Best known as an iconoclastic, wildly inventive filmmaker, Derek Jarman was also an accomplished author, painter, and landscape artist. In Derek Jarman's Angelic Conversations, Jim Ellis considers Jarman's wide-ranging oeuvre to present a broad perspective on the career and life of one of the most provocative, engaged, and important artists of the twentieth century.

Derek Jarman's Angelic Conversations analyzes Jarman's work-including his famous films Caravaggio, Jubilee, Edward II, Blue, and Sebastiane-in relation to his critiques of the government and his activism in the gay community, from the liberationist movement to the AIDS epidemic. While others have frequently focused on Jarman's biography, Ellis looks at how his politics and aesthetics are intertwined to comprehend his most radical aspects, particularly in films such as War Requiem and The Last of England.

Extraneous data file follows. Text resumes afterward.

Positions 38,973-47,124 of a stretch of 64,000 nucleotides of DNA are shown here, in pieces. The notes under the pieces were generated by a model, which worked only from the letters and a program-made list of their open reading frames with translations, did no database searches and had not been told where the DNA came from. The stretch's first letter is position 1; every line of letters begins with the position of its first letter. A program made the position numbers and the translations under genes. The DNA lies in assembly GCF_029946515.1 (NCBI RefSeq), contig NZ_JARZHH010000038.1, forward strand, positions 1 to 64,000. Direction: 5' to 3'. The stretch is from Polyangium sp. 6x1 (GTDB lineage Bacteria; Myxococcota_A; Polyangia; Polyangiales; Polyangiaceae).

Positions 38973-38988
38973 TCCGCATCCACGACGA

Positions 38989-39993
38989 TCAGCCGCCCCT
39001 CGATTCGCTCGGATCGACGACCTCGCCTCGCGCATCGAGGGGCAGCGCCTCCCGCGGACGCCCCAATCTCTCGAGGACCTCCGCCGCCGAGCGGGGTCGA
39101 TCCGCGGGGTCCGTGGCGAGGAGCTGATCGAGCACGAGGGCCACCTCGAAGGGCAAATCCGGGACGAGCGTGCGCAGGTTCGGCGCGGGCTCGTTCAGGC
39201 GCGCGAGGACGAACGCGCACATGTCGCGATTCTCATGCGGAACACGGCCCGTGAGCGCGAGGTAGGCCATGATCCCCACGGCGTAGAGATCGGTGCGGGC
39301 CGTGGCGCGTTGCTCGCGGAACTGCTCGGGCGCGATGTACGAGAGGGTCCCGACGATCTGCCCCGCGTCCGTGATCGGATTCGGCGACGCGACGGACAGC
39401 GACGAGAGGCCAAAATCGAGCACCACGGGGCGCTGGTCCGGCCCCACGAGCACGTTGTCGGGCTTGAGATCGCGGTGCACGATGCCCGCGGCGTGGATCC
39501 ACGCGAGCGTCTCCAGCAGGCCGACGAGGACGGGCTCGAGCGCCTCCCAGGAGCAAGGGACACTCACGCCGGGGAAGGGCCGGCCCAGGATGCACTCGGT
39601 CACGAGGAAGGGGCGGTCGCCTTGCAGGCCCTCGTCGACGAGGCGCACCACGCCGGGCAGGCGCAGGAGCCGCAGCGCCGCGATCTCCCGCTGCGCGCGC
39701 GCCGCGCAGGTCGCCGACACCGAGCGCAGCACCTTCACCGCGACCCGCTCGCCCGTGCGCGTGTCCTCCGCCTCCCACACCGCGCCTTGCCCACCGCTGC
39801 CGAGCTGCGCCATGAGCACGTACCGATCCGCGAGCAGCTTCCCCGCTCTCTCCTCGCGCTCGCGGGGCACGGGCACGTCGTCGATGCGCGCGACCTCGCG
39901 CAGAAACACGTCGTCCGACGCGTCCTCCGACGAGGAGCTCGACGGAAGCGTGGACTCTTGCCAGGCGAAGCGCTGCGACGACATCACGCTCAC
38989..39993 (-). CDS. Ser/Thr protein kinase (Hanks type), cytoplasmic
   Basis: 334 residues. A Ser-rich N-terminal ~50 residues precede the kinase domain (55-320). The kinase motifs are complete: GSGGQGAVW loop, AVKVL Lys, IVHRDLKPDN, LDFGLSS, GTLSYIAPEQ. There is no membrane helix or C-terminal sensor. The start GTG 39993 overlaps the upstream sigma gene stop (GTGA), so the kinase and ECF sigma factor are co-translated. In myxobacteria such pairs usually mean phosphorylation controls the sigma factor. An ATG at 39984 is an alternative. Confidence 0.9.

Here Jarman is revealed as an artist who keenly understood the role of history and mythology in creating a personal and national identity: as an activist, he sought to challenge old histories while producing new ones to carve out a space for alternative communities in Britain late in the twentieth century.

previous PREV 2 3 4 5 6 7 8 NEXT next

Results 41-50 of 265


Return to Browse All on Project MUSE

Research Areas

Content Type

  • (263)
  • (2)


  • You have access to this content
  • Free sample
  • Open Access
  • Restricted Access